In addition to a strong design, this study examined a well rounded intervention. The "functional restoration program" that was administered to both groups consisted of 2-3 meetings per week, for 10 weeks, in groups of up to 5 individuals, focusing on a myriad of topics related to low back pain. The subjects covered included education on the pathology of low back pain, self management strategies, relaxation techniques, stabilization activities, aerobic exercise and progressive resistance training. It was carried out by a psychologist and a physical therapist working together, and behavioral modification was an important component of the program. Both therapists emphasized the importance of the subject being an active participant in their own care, rather than a passive recipient of treatment. In clinic, it is clear that patients who have a more active role in self-management of their own pain, have more successful recoveries. This research supports this concept (although this was not the intervention that the RCT targeted in its analysis). Following the 10 weeks, subjects performed an independent program of low impact aerobic activity, 2 times per week for the following 2 years. The authors monitored compliance via exercise journals that were collected and analyzed every 3 months. The "forward head postural correction" program implemented with the EXTx group consisted of stretching for the pectoral muscles and cervical extensors, as well as strengthening exercise for the deep cervical flexors & scapula retractors. An aside, this study may also have demonstrated the effectiveness of a small group therapy model in the management of chronic low back pain (although again - not the specific intervention compared in the RCT). This is an important consideration in an era where access to healthcare resources is increasingly limited, even if small group therapy doesn't allow for the same amount of individualization or implementation of manual therapy possible with one-on-one care.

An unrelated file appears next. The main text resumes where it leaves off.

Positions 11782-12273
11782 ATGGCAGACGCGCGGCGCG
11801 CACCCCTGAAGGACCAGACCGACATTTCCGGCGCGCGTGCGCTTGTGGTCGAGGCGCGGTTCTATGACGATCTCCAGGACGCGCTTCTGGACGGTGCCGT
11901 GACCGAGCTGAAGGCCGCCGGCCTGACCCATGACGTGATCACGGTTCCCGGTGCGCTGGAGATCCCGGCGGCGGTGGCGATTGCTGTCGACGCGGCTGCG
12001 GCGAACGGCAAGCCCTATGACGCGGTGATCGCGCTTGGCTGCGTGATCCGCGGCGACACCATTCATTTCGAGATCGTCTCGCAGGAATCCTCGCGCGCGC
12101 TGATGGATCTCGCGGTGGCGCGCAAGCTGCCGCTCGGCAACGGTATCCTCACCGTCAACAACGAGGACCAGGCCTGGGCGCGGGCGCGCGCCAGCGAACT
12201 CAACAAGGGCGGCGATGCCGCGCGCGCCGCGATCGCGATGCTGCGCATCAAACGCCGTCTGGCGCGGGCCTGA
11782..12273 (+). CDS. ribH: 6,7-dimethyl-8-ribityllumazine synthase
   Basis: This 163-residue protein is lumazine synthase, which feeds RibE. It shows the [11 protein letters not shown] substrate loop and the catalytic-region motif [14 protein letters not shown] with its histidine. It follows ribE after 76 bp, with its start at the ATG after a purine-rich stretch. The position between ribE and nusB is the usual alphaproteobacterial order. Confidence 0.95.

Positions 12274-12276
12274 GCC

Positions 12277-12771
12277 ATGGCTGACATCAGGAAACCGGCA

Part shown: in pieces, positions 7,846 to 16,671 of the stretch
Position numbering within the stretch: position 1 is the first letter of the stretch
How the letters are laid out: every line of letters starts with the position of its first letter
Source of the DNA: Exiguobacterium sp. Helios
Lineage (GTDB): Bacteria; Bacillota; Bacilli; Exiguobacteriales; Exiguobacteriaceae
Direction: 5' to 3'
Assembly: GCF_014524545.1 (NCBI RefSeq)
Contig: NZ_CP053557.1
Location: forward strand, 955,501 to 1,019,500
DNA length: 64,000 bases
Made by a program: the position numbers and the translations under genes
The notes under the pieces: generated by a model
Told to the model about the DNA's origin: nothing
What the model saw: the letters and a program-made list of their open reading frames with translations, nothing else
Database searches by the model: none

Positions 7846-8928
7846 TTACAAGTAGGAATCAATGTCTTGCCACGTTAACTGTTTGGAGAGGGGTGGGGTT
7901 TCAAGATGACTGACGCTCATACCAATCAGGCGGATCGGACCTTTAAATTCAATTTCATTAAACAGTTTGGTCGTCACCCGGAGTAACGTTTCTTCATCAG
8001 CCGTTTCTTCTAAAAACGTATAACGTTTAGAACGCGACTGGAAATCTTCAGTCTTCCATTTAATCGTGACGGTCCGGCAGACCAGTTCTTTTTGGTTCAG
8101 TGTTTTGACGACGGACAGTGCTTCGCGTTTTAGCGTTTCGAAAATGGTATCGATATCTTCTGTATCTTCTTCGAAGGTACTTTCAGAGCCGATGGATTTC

While this study has many strengths, there were also limitations. There was a lack of blinding of the investigators collecting outcome measure data. The authors point out that there may have been a treatment bias towards the EXTx group because of the additional time spent instructing and carrying out the cervical spine postural correction activity. The study was limited to individuals with a very specific lumbar spine pathology and characteristic posture, and the results may not be transferable to individuals with a different pathology (i.e. spinal stenosis or spondylisthesis) or posture (i.e. lateral shift). The authors did not comment on how well the individuals complied with the home program or how this impacted different individual's outcomes, but future research should investigate the impact of compliance on results. Finally there was no discussion of how specific stabilization and therapeutic exercises were progressed over the 10 week or 2 year period.